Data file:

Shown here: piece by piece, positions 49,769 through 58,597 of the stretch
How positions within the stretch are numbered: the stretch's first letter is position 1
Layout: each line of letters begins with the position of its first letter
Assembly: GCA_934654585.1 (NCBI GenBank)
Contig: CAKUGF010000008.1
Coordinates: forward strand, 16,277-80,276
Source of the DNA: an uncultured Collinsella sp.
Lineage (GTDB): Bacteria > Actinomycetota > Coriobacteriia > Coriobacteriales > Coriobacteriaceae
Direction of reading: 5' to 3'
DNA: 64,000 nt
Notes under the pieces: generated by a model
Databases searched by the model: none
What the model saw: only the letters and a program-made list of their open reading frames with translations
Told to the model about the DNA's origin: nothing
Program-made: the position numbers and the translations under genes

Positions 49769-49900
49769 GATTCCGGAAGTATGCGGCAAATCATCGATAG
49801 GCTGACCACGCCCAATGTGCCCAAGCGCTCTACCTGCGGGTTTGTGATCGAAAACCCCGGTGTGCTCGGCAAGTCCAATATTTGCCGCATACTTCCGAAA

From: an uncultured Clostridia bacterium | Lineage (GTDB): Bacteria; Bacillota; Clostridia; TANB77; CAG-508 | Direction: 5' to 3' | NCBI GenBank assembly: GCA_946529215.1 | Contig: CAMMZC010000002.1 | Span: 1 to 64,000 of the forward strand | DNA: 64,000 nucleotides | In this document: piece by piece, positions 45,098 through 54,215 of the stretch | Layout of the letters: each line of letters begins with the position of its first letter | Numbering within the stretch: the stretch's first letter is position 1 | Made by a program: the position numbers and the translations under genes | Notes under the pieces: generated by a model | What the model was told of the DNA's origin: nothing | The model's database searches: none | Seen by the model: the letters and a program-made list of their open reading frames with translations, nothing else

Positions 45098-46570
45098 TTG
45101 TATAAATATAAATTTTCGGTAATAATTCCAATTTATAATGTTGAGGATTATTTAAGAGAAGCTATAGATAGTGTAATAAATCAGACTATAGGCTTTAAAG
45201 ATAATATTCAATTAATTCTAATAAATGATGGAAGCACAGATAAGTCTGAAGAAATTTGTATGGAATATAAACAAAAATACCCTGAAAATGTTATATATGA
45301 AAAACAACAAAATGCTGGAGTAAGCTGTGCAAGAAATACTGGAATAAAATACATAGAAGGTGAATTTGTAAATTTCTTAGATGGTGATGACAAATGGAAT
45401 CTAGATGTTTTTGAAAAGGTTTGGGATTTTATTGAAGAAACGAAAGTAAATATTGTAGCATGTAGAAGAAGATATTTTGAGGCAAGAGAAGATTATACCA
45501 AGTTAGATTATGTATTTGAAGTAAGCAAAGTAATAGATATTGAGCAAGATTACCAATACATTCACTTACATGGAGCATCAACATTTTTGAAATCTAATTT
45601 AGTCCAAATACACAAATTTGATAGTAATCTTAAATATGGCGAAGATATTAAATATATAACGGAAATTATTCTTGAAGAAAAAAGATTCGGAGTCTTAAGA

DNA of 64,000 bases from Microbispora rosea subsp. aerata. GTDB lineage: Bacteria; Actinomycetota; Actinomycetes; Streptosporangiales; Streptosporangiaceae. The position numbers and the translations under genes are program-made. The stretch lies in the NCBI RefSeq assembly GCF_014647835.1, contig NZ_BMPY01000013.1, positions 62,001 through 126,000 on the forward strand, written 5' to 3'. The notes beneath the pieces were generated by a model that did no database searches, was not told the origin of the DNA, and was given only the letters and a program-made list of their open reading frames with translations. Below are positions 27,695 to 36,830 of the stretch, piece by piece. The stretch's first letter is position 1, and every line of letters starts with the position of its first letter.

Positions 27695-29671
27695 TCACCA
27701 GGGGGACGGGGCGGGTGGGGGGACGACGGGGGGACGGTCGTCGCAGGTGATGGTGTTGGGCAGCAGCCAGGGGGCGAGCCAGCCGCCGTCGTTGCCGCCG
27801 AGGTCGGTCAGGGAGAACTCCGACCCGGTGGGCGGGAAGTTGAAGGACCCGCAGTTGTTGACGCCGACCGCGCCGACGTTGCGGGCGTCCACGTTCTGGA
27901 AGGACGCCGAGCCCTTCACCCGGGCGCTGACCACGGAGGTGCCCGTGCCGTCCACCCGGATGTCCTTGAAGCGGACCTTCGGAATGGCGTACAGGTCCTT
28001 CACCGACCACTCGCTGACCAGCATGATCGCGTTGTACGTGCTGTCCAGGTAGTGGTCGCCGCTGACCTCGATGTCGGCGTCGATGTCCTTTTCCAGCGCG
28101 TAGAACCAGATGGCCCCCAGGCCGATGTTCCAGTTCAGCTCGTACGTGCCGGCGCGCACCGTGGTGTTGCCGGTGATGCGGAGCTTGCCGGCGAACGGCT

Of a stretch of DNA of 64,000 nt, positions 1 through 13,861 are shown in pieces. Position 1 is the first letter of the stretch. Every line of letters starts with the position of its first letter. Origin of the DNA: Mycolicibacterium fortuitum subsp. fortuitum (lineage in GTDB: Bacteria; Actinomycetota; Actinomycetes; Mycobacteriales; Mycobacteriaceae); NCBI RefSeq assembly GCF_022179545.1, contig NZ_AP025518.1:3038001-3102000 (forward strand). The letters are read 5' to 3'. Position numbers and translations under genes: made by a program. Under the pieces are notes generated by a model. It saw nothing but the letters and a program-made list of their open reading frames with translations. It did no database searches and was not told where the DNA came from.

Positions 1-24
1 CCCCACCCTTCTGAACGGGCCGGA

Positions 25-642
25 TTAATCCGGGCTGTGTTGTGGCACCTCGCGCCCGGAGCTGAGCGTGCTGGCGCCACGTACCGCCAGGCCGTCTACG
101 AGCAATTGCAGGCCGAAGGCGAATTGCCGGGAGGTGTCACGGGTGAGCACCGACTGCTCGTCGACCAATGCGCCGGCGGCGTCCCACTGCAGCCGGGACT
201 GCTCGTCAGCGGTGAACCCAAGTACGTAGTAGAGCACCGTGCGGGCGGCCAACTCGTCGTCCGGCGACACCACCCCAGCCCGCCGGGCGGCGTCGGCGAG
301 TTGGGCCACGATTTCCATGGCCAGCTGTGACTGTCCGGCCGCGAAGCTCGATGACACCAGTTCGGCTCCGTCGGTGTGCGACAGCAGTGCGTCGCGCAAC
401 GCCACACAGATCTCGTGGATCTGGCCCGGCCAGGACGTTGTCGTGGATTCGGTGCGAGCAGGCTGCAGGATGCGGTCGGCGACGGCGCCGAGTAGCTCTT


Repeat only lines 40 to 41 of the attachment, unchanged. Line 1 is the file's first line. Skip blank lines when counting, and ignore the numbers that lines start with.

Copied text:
25 TTAATCCGGGCTGTGTTGTGGCACCTCGCGCCCGGAGCTGAGCGTGCTGGCGCCACGTACCGCCAGGCCGTCTACG
101 AGCAATTGCAGGCCGAAGGCGAATTGCCGGGAGGTGTCACGGGTGAGCACCGACTGCTCGTCGACCAATGCGCCGGCGGCGTCCCACTGCAGCCGGGACT